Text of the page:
When the sun and moon are at right angles to each other and the forces of the sun and moon tend to counteract one another. The moon’s attraction, though more than twice as strong as the sun’s, is diminished by the counteracting force of the sun’s gravitational pull. These are called neap tides.

Question 13.
Define ocean currents.
Ocean currents are the continuous flow of huge amount of water in a definite direction. Ocean currents are like river flow in oceans. They represent a regular volume of water in a definite path and direction.

Question 14.
How are fishing and oceanic currents related?
The mixing of warm and cold currents help to replenish the oxygen and favour the growth of planktons, the primary food for fish population. The best fishing grounds of the world exist mainly in these mixing zones.

Question 1.
How do ocean currents affect the climate? Explain.
Effects of currents influenced by temperature.

• Warm currents makes the place warmer where as the cold currents makes the place colder. Example, Warm currents of Koroshio makes the southern Japan less cold in winter whereas the cold current of Koroshio makes the winter longer and severe in north Japan.
• Winds passing over warm currents absorbs lot of moisture and cause heavy rainfall in coastal areas. On the other hand winds passing over long currents do not get any warm currents as such, they make the climate of coastal areas dry. This is the reason why hot deserts are located near the coastal areas from where the cold current passes.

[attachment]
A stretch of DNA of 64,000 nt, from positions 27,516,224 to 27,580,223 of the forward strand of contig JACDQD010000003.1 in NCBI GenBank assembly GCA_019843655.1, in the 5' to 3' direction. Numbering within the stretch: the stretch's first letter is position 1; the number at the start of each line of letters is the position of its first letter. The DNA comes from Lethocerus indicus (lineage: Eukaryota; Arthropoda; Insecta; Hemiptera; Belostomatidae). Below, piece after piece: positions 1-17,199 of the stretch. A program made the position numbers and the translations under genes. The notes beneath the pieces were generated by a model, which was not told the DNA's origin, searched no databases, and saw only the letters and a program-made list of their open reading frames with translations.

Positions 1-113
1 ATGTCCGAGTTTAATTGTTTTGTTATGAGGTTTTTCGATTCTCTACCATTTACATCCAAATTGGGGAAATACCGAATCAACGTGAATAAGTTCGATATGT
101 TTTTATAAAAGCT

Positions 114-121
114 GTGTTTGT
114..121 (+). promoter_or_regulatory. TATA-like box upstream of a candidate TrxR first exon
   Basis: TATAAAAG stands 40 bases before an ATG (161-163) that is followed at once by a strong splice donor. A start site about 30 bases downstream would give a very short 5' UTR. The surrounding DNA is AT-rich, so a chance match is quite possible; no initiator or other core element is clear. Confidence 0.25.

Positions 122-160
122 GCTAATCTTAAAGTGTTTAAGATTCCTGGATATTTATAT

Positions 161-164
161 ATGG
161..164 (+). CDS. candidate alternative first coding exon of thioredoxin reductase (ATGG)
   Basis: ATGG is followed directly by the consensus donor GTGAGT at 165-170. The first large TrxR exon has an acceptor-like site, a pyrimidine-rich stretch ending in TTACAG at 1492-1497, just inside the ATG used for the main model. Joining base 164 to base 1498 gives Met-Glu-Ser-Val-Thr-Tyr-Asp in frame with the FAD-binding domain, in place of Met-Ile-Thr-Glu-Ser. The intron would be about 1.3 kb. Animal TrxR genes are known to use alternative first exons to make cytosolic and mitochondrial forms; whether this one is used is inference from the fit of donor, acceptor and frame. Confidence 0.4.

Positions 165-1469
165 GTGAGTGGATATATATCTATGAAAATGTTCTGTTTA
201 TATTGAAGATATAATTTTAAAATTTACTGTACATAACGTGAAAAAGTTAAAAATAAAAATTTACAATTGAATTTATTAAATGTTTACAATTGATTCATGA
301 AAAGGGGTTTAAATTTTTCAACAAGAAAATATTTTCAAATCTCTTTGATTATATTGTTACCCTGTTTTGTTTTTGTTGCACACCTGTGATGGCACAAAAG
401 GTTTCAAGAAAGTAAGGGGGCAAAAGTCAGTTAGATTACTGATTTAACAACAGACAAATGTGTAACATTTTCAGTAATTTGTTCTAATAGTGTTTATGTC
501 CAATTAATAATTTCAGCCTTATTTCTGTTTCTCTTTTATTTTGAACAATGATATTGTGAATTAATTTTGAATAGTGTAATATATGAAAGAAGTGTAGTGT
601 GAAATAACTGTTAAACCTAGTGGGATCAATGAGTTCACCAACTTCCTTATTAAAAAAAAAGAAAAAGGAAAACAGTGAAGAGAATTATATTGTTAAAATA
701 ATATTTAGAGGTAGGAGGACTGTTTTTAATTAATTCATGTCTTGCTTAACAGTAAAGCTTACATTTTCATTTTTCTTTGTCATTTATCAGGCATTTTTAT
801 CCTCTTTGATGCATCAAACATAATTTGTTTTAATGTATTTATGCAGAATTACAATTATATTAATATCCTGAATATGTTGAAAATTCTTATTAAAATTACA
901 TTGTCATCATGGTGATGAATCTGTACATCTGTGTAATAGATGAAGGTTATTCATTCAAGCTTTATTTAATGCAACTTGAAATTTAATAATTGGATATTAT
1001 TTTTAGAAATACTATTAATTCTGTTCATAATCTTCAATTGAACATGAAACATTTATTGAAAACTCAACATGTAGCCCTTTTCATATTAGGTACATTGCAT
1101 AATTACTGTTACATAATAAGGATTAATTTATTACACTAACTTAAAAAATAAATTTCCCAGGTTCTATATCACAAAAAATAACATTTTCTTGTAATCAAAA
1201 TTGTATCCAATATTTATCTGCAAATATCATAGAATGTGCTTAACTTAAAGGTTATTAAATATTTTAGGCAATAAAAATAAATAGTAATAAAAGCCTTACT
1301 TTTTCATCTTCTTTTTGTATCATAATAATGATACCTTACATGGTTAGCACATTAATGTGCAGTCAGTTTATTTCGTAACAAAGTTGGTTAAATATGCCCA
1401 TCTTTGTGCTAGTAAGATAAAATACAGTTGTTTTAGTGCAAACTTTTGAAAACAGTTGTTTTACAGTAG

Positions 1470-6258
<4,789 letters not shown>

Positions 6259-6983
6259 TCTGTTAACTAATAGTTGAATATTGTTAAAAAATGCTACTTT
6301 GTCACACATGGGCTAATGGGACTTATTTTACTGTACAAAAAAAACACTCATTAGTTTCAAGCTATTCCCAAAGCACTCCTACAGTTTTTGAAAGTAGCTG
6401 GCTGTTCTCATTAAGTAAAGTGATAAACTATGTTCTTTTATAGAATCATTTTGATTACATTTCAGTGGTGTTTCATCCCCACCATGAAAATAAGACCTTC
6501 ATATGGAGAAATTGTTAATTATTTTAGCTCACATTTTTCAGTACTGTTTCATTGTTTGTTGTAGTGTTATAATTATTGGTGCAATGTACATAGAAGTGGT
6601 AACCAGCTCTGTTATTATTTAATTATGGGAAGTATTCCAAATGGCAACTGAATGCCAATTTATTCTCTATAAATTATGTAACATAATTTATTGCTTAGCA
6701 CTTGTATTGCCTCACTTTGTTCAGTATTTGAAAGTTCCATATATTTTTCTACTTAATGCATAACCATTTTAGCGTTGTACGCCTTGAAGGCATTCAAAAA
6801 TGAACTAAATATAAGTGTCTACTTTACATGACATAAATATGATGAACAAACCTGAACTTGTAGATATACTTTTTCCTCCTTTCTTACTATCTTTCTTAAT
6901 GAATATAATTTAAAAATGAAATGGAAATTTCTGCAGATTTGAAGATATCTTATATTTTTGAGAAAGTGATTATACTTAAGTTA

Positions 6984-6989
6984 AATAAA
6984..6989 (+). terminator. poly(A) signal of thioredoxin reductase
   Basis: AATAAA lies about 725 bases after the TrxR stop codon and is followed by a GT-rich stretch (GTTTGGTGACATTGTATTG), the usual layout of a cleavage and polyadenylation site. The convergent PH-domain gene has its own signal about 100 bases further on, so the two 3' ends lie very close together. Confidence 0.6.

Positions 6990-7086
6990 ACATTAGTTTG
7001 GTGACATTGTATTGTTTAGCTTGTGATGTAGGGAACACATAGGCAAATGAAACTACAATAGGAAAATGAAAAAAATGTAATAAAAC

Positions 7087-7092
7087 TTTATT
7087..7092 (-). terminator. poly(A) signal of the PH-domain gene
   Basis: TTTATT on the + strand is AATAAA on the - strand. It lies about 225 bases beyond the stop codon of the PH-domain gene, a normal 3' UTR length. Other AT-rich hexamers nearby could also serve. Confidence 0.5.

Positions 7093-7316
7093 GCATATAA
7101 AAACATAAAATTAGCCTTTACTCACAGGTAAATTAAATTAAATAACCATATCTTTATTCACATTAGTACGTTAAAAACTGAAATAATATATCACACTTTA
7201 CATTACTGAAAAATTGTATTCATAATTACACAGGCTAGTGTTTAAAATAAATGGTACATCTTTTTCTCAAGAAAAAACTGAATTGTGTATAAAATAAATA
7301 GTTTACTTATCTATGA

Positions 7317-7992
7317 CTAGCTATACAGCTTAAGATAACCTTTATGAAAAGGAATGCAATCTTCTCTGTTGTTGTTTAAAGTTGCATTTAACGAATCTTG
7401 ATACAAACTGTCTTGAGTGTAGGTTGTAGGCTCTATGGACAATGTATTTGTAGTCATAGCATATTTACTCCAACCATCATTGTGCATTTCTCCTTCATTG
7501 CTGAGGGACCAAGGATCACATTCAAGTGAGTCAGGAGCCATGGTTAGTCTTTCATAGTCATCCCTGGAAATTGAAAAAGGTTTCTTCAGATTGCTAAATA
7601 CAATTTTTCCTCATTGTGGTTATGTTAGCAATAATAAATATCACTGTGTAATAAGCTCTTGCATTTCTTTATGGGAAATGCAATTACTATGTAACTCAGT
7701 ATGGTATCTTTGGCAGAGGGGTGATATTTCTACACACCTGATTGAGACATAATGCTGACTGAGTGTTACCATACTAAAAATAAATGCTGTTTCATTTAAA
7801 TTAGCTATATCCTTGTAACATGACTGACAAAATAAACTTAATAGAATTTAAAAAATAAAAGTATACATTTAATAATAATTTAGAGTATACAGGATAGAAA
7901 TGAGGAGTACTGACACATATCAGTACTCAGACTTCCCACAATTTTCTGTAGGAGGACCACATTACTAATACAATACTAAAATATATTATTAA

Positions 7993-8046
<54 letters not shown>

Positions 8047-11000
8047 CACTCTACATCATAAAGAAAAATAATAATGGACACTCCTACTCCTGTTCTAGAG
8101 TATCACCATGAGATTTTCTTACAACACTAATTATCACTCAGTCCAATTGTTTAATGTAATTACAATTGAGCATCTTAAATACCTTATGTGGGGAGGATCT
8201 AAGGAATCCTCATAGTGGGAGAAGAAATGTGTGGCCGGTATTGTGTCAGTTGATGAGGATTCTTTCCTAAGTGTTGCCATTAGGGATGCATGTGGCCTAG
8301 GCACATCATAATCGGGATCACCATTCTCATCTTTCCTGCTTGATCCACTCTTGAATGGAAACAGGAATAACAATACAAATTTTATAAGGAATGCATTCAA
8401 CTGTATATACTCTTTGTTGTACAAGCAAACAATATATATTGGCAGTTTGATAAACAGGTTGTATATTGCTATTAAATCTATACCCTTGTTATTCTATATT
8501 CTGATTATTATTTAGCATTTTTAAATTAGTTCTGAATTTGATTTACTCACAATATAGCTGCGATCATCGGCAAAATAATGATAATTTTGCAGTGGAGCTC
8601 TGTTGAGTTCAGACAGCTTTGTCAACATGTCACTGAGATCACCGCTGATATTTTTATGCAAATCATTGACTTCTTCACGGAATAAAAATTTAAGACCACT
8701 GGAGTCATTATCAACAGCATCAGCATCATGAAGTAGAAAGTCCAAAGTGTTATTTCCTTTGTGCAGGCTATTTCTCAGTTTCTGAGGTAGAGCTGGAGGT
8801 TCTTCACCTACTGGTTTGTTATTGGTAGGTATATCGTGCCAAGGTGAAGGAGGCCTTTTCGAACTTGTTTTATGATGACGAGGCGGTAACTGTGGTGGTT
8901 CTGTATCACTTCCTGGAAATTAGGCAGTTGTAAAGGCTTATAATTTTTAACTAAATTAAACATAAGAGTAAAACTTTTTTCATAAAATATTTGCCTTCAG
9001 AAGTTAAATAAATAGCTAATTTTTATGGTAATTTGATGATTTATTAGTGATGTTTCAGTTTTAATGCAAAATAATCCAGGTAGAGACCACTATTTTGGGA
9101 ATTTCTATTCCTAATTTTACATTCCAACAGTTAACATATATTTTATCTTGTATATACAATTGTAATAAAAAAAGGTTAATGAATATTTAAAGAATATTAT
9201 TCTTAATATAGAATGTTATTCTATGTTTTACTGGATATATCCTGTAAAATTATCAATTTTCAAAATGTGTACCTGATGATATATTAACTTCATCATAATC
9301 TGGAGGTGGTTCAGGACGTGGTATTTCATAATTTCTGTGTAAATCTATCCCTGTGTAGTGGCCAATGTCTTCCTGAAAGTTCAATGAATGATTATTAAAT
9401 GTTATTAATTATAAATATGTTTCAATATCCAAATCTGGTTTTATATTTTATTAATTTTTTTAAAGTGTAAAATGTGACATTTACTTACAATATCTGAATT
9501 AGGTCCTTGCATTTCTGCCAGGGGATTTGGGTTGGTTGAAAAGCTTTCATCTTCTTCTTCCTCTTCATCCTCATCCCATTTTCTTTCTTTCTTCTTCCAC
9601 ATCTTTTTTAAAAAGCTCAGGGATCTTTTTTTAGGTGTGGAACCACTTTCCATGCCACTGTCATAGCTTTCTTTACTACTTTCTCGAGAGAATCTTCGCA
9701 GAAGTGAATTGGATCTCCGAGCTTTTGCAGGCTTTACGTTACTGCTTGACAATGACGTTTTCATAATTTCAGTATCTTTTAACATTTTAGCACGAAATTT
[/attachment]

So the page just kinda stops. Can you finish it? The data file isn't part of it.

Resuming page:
• The places where cold current and warm current near the coastal areas are found in abundance are rich fishing ground. For example, Newfoundland, the east coast of North America where Labrador current and Gulf stream meet.

Question 2.
Explain different types of ocean currents.
On the basis of depth:

• Surface currents constitute aboutlO percent of all the water in the ocean. These water are the upper 400 m of the ocean.
• Deep water currents make up the other 90 percent of the ocean water.

Deep waters sink into the deep ocean basins at high latitudes, where the . temperatures- are cold enough to cause the density to increase.
On the basis of temperature:

• Cold currents: Cold currents bring cold water into warm water areas. These currents are usually found on the west coast of the continents in the low and middle latitudes and on the east coast in the higher latitudes in the northern hemisphere;
• Warm currents: Warm currents bring warm water into cold water areas and are usually observed on the east coast of continents in the low and middle latitudes. In the northern hemisphere they are found on the west coasts of continents in high latitudes.

Question 3.
How do ocean currents get affected by winds and Coriolis force?
Wind: Wind blowing on the surface of the ocean pushes the water to move. Friction between the wind and the water surface affects the movement of the water body in its course.

The Coriolis force: The coroilis intervenes and cause the water to move to the right in the northern hemisphere and to the left in the southern hemisphere.

Question 4.
Differentiate between spring tides and neap tides.

Question 1.
In how many categories can tides be classified on the basis of their height and frequency?

• Semi-diurnal tide: It is the most common tidal pattern, featuring two high tides and two low tides each day. The successive high or low tides are approximately of the same height.
• Diurnal tide: There is only one high tide and one low tide during each day. The successive high and low tides are approximately of the same height.
• Mixed tide: Tides having variations in height are known as mixed tides. These tides generally occur along the west coast of North America and on many islands of the Pacific Ocean.
• Spring tides: The position of both the sun and the moon in relation to the earth has direct bearing on tide height. When the sun, the moon and the earth are in a straight line, the height of the tide will be higher. These are called spring tides.